Rehab Center Caters to Technology-savvy Generation
John Ferguson, lead prosthetist at the Center for the Intrepid, uses a digital scanner to create a 3-D image of Spc. David LawsenAca,!a,,cs leg. The image will aid him in the creation of LawsenAca,!a,,cs prosthesis.

FORT SAM HOUSTON, Texas (Army News Service, March 15, 2007) - With a one-of-a-kind virtual reality simulator and a sports program that could challenge even the most intense extreme sports fan, the Army's new physical rehabilitation center offers patients "therapy disguised as fun," said Col. John Shero, deputy chief of administration, Brooke Army Medical Center, at a March 8 facility tour.

The four-story, 65,000-square-foot Center for the Intrepid includes clinical, research and administrative space; a gait lab; a Computer Assisted Rehabilitation Environment, or CAREN; indoor running track; two-story climbing wall; and a prosthetic fabrication laboratory.

"The equipment and technology are without parallel anywhere in the world," said Col. Mark Bagg, director, CFI, and chief of orthopedics, BAMC.

All of it is designed to help wounded warriors with severe extremity injuries, burns and amputations maximize their ability to live and work productively. The custom equipment is also designed to ensure the wounded warriors have some fun along their road to recovery.

The Military Performance Lab, for instance, includes the CAREN, a 21-foot dome with a 300-degree screen that displays a variety of virtual realities. Patients stand on a moving platform that can sway like a speed boat on a choppy ocean or incline when taking a simulated hike through the woods. City street simulations also help patients transition to the hustle of everyday life as they dodge fast walkers on crowded city streets. The state-of-the-art simulator is one of nine in the world and the only one in the United States.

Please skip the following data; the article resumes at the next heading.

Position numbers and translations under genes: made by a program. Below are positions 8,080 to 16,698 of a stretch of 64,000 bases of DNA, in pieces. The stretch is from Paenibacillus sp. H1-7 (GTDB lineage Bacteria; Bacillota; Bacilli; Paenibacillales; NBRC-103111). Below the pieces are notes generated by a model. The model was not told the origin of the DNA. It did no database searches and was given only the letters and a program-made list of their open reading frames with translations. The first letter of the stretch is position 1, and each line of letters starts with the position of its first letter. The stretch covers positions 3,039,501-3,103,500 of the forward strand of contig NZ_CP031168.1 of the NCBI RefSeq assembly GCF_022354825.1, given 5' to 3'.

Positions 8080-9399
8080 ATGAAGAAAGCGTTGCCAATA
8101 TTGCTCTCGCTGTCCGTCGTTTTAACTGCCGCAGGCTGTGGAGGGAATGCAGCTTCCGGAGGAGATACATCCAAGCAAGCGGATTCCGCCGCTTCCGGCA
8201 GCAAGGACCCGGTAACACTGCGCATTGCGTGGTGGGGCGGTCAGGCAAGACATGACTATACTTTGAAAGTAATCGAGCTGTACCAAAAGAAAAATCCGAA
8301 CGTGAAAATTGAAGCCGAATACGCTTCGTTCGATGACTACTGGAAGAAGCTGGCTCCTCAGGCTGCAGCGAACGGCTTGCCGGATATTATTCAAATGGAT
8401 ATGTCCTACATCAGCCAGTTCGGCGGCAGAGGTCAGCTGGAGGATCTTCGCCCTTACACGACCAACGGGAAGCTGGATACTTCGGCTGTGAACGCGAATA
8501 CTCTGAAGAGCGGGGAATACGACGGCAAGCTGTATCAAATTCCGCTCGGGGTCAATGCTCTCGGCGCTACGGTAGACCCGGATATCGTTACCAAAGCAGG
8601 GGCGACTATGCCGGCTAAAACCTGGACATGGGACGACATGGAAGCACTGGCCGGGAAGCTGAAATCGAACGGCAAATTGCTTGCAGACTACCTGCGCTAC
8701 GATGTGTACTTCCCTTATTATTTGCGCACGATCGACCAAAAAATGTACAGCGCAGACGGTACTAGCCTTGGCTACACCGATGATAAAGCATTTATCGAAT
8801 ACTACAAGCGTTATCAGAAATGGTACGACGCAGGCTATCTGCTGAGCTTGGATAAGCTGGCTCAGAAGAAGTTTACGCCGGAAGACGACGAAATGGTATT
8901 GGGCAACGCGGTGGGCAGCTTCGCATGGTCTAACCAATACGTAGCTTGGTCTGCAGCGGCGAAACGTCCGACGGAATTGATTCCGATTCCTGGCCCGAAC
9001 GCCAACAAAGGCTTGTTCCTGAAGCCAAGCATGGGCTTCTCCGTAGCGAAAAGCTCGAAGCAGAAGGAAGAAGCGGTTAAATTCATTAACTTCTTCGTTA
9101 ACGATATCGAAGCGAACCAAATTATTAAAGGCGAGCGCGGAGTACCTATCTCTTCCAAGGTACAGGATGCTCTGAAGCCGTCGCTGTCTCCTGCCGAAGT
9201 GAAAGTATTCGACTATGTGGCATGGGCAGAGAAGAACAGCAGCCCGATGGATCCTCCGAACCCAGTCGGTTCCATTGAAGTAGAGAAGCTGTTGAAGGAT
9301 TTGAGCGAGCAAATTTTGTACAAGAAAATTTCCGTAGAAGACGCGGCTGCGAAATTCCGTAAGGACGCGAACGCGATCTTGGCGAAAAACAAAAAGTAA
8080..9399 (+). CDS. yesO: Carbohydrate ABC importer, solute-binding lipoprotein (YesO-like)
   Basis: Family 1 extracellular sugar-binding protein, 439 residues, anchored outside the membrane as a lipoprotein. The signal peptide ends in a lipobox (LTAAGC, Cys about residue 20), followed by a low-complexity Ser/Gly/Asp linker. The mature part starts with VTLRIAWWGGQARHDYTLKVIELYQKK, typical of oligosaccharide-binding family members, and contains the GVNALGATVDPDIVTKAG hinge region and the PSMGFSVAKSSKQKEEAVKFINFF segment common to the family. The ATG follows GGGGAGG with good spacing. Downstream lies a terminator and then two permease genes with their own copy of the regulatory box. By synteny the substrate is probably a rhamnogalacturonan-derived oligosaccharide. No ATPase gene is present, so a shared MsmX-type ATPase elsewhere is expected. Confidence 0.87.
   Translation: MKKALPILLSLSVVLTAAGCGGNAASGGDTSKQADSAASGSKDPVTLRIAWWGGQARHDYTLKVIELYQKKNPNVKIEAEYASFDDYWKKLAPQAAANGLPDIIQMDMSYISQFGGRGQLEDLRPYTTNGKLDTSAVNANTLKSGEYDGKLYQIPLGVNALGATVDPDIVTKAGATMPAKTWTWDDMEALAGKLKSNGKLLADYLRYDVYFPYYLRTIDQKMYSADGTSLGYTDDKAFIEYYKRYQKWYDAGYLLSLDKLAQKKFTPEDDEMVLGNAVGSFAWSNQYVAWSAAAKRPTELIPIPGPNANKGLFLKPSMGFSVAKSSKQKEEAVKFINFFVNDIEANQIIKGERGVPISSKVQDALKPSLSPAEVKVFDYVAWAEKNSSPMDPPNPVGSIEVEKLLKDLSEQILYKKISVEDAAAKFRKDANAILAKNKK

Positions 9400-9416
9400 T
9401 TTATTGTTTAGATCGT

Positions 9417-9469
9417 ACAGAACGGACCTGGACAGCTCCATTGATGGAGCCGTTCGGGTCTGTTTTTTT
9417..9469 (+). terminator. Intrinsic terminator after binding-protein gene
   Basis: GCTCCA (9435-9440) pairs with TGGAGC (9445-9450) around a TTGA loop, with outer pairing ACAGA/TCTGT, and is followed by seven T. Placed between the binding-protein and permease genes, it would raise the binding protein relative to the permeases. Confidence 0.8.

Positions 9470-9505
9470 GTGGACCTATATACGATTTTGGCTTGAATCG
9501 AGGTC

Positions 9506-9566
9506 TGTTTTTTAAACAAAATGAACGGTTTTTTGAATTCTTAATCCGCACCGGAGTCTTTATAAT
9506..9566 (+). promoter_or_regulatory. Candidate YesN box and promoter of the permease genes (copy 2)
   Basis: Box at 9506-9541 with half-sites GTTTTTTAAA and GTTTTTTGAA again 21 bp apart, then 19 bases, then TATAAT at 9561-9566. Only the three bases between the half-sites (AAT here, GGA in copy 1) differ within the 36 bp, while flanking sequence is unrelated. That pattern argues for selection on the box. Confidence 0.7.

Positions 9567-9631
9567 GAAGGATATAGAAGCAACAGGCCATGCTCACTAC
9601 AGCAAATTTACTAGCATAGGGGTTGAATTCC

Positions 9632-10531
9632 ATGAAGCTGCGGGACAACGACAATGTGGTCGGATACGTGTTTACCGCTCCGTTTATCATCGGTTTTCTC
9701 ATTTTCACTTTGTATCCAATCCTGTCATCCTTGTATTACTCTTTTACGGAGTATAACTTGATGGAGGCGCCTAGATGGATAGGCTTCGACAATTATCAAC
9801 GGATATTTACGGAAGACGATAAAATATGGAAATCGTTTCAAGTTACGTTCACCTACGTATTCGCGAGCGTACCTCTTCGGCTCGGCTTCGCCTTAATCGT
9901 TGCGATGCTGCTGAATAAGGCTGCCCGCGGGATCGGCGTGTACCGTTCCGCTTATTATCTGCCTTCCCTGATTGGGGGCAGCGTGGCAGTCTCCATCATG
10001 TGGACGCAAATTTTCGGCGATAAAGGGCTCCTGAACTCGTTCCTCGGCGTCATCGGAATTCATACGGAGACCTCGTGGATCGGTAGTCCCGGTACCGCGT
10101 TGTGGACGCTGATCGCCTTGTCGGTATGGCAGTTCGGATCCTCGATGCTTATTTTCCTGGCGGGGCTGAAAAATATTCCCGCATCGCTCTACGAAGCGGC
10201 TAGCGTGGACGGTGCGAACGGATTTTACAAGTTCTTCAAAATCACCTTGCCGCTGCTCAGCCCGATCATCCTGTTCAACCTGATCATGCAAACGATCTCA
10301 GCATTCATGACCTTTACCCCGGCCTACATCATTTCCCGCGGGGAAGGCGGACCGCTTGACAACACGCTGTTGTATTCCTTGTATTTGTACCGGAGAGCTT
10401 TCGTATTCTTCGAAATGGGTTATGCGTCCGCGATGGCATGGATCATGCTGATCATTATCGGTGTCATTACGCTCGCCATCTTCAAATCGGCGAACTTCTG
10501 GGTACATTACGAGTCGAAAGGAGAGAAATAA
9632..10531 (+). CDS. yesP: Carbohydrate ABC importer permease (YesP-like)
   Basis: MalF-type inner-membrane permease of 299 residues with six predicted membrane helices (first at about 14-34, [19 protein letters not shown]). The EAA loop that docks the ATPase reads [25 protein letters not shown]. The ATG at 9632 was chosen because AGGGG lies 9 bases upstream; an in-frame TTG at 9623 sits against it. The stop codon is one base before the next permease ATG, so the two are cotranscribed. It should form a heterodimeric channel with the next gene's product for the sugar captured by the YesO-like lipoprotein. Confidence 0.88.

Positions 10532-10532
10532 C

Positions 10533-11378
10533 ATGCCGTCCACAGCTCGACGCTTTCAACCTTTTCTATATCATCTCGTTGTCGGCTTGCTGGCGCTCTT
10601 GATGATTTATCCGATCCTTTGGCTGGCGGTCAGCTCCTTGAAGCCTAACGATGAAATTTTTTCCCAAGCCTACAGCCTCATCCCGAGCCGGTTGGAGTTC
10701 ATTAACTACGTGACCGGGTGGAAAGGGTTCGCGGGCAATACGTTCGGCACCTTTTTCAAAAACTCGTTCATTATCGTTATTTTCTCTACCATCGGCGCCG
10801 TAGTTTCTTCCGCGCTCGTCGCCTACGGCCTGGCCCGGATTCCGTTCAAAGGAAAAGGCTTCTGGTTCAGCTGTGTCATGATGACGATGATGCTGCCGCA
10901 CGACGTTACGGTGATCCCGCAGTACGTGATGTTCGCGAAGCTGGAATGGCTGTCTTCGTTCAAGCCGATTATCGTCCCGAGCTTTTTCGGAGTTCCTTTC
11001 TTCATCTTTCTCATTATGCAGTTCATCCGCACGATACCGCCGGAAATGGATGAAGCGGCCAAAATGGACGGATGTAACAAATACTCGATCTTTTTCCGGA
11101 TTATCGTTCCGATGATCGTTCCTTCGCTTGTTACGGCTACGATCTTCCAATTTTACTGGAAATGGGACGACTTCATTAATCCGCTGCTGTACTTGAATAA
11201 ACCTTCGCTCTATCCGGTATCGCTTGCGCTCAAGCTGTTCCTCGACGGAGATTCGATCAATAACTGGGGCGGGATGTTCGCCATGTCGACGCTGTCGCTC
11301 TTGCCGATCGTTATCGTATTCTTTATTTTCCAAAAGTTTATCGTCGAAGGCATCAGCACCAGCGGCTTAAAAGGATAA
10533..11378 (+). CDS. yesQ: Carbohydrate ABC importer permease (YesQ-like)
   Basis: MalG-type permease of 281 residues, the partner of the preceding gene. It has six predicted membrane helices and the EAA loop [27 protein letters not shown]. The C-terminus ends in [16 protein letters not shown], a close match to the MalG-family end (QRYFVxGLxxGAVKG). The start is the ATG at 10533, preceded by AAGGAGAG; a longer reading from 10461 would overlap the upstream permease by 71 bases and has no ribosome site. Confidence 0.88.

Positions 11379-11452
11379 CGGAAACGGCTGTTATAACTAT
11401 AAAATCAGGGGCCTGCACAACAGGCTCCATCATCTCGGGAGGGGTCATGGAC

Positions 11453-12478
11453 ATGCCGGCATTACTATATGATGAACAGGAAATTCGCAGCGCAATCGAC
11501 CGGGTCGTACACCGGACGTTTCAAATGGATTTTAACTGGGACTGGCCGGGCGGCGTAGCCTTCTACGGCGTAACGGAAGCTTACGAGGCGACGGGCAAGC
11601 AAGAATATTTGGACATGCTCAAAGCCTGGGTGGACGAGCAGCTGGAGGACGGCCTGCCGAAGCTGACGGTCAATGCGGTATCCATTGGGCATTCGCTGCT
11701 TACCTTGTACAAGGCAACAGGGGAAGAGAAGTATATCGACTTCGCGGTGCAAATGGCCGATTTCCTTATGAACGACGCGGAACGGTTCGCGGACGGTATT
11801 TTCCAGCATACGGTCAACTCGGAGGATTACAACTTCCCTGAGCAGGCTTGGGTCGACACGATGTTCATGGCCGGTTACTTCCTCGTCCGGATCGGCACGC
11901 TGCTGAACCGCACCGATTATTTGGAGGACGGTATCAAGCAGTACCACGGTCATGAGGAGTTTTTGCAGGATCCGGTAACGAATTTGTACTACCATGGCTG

The Firearms Training Simulator puts wounded warriors through a series of dangers, testing their ability to swiftly react and fire on threats. FATS not only trains their hand-eye coordination, but also keeps patients current with weapons systems common to the military.

"It feels great," said Marine Staff Sgt. Alejandro Del Rio, who was trying out the simulator for the first time. Del Rio was severely wounded in Iraq by a bomb blast. He lost both of his legs below the knee, sustained damage to his right arm and part of his left hand and forearm.

Despite the injuries, Del Rio fired with ease.

On the sports front, patients can work their way to the top of a 21-foot climbing tower or play volleyball in the six-lane pool. "The Flowrider," which enables wounded warriors to "ride" the waves on a bodyboard, is used to improve balance, coordination and strength.

"It's physically exerting, but you get this rush," said Staff Sgt. William Corp, a below-the-knee amputee, who excelled at The Flowrider on his first try.

Much of CFI's equipment is geared, not just toward rehabilitation, but research. The gait lab analyzes human motion, with an emphasis on walking. The information collected at the lab, as well as from the CAREN, can ultimately help physicians, physical therapists and prosthetists adjust their treatment plans and improve patient function.

"We're learning at the same time the patients are getting therapy," Bagg said.

The Center for the Intrepid was a gift to the Army from Americans. More than 600,000 people donated $50 million to the Intrepid Fallen Heroes Fund to build the center, which opened with much fanfare in late January.

The facility, Bagg said, is a "dream come true."

(Elaine Wilson writes for the Fort Sam Houston Public Information Office.)

Page last updated Thu May 3rd, 2012 at 12:58